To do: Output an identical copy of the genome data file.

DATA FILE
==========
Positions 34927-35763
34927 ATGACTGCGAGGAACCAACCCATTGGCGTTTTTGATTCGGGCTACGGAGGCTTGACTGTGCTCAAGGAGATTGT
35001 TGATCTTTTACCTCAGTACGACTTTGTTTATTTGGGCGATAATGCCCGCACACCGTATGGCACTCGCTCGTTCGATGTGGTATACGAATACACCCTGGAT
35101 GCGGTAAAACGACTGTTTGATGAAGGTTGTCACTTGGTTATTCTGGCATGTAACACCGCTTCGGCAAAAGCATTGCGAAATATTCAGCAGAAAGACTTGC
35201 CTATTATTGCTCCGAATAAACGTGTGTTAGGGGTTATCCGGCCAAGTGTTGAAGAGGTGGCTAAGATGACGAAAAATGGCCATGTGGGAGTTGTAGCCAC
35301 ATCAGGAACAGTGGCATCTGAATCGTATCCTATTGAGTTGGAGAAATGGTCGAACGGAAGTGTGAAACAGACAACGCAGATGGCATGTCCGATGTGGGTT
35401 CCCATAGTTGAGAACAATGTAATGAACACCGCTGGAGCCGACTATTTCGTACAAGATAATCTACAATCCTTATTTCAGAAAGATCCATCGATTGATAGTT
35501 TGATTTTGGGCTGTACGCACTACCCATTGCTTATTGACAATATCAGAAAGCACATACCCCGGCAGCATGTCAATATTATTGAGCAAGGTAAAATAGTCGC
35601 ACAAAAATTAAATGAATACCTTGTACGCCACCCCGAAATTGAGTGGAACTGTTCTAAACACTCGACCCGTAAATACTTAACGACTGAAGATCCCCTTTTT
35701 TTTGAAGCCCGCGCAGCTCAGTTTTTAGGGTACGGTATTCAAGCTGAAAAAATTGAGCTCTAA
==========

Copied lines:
Positions 34927-35763
34927 ATGACTGCGAGGAACCAACCCATTGGCGTTTTTGATTCGGGCTACGGAGGCTTGACTGTGCTCAAGGAGATTGT
35001 TGATCTTTTACCTCAGTACGACTTTGTTTATTTGGGCGATAATGCCCGCACACCGTATGGCACTCGCTCGTTCGATGTGGTATACGAATACACCCTGGAT
35101 GCGGTAAAACGACTGTTTGATGAAGGTTGTCACTTGGTTATTCTGGCATGTAACACCGCTTCGGCAAAAGCATTGCGAAATATTCAGCAGAAAGACTTGC
35201 CTATTATTGCTCCGAATAAACGTGTGTTAGGGGTTATCCGGCCAAGTGTTGAAGAGGTGGCTAAGATGACGAAAAATGGCCATGTGGGAGTTGTAGCCAC
35301 ATCAGGAACAGTGGCATCTGAATCGTATCCTATTGAGTTGGAGAAATGGTCGAACGGAAGTGTGAAACAGACAACGCAGATGGCATGTCCGATGTGGGTT
35401 CCCATAGTTGAGAACAATGTAATGAACACCGCTGGAGCCGACTATTTCGTACAAGATAATCTACAATCCTTATTTCAGAAAGATCCATCGATTGATAGTT
35501 TGATTTTGGGCTGTACGCACTACCCATTGCTTATTGACAATATCAGAAAGCACATACCCCGGCAGCATGTCAATATTATTGAGCAAGGTAAAATAGTCGC
35601 ACAAAAATTAAATGAATACCTTGTACGCCACCCCGAAATTGAGTGGAACTGTTCTAAACACTCGACCCGTAAATACTTAACGACTGAAGATCCCCTTTTT
35701 TTTGAAGCCCGCGCAGCTCAGTTTTTAGGGTACGGTATTCAAGCTGAAAAAATTGAGCTCTAA